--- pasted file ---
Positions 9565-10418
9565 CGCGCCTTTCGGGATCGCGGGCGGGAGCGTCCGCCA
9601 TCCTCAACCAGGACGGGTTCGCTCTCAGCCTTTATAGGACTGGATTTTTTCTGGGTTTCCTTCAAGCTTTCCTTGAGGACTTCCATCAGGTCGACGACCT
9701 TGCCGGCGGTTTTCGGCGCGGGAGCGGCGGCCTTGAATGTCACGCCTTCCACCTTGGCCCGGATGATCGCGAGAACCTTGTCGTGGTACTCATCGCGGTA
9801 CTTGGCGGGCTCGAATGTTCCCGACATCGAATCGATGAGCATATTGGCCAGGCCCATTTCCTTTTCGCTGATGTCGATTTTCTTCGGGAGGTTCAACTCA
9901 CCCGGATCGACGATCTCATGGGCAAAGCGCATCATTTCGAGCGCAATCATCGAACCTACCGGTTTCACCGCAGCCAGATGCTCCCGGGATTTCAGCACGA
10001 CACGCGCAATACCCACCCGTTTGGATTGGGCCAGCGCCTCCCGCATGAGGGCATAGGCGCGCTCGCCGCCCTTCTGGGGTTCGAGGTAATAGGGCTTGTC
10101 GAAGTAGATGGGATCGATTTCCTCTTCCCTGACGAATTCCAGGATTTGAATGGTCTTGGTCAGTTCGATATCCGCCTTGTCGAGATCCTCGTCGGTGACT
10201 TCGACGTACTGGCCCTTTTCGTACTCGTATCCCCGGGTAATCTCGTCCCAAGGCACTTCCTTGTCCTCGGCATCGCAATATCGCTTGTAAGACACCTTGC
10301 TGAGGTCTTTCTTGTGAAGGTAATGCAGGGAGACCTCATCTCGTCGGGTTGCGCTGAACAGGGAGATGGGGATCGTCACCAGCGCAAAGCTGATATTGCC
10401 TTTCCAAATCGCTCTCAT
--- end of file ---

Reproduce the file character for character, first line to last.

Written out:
Positions 9565-10418
9565 CGCGCCTTTCGGGATCGCGGGCGGGAGCGTCCGCCA
9601 TCCTCAACCAGGACGGGTTCGCTCTCAGCCTTTATAGGACTGGATTTTTTCTGGGTTTCCTTCAAGCTTTCCTTGAGGACTTCCATCAGGTCGACGACCT
9701 TGCCGGCGGTTTTCGGCGCGGGAGCGGCGGCCTTGAATGTCACGCCTTCCACCTTGGCCCGGATGATCGCGAGAACCTTGTCGTGGTACTCATCGCGGTA
9801 CTTGGCGGGCTCGAATGTTCCCGACATCGAATCGATGAGCATATTGGCCAGGCCCATTTCCTTTTCGCTGATGTCGATTTTCTTCGGGAGGTTCAACTCA
9901 CCCGGATCGACGATCTCATGGGCAAAGCGCATCATTTCGAGCGCAATCATCGAACCTACCGGTTTCACCGCAGCCAGATGCTCCCGGGATTTCAGCACGA
10001 CACGCGCAATACCCACCCGTTTGGATTGGGCCAGCGCCTCCCGCATGAGGGCATAGGCGCGCTCGCCGCCCTTCTGGGGTTCGAGGTAATAGGGCTTGTC
10101 GAAGTAGATGGGATCGATTTCCTCTTCCCTGACGAATTCCAGGATTTGAATGGTCTTGGTCAGTTCGATATCCGCCTTGTCGAGATCCTCGTCGGTGACT
10201 TCGACGTACTGGCCCTTTTCGTACTCGTATCCCCGGGTAATCTCGTCCCAAGGCACTTCCTTGTCCTCGGCATCGCAATATCGCTTGTAAGACACCTTGC
10301 TGAGGTCTTTCTTGTGAAGGTAATGCAGGGAGACCTCATCTCGTCGGGTTGCGCTGAACAGGGAGATGGGGATCGTCACCAGCGCAAAGCTGATATTGCC
10401 TTTCCAAATCGCTCTCAT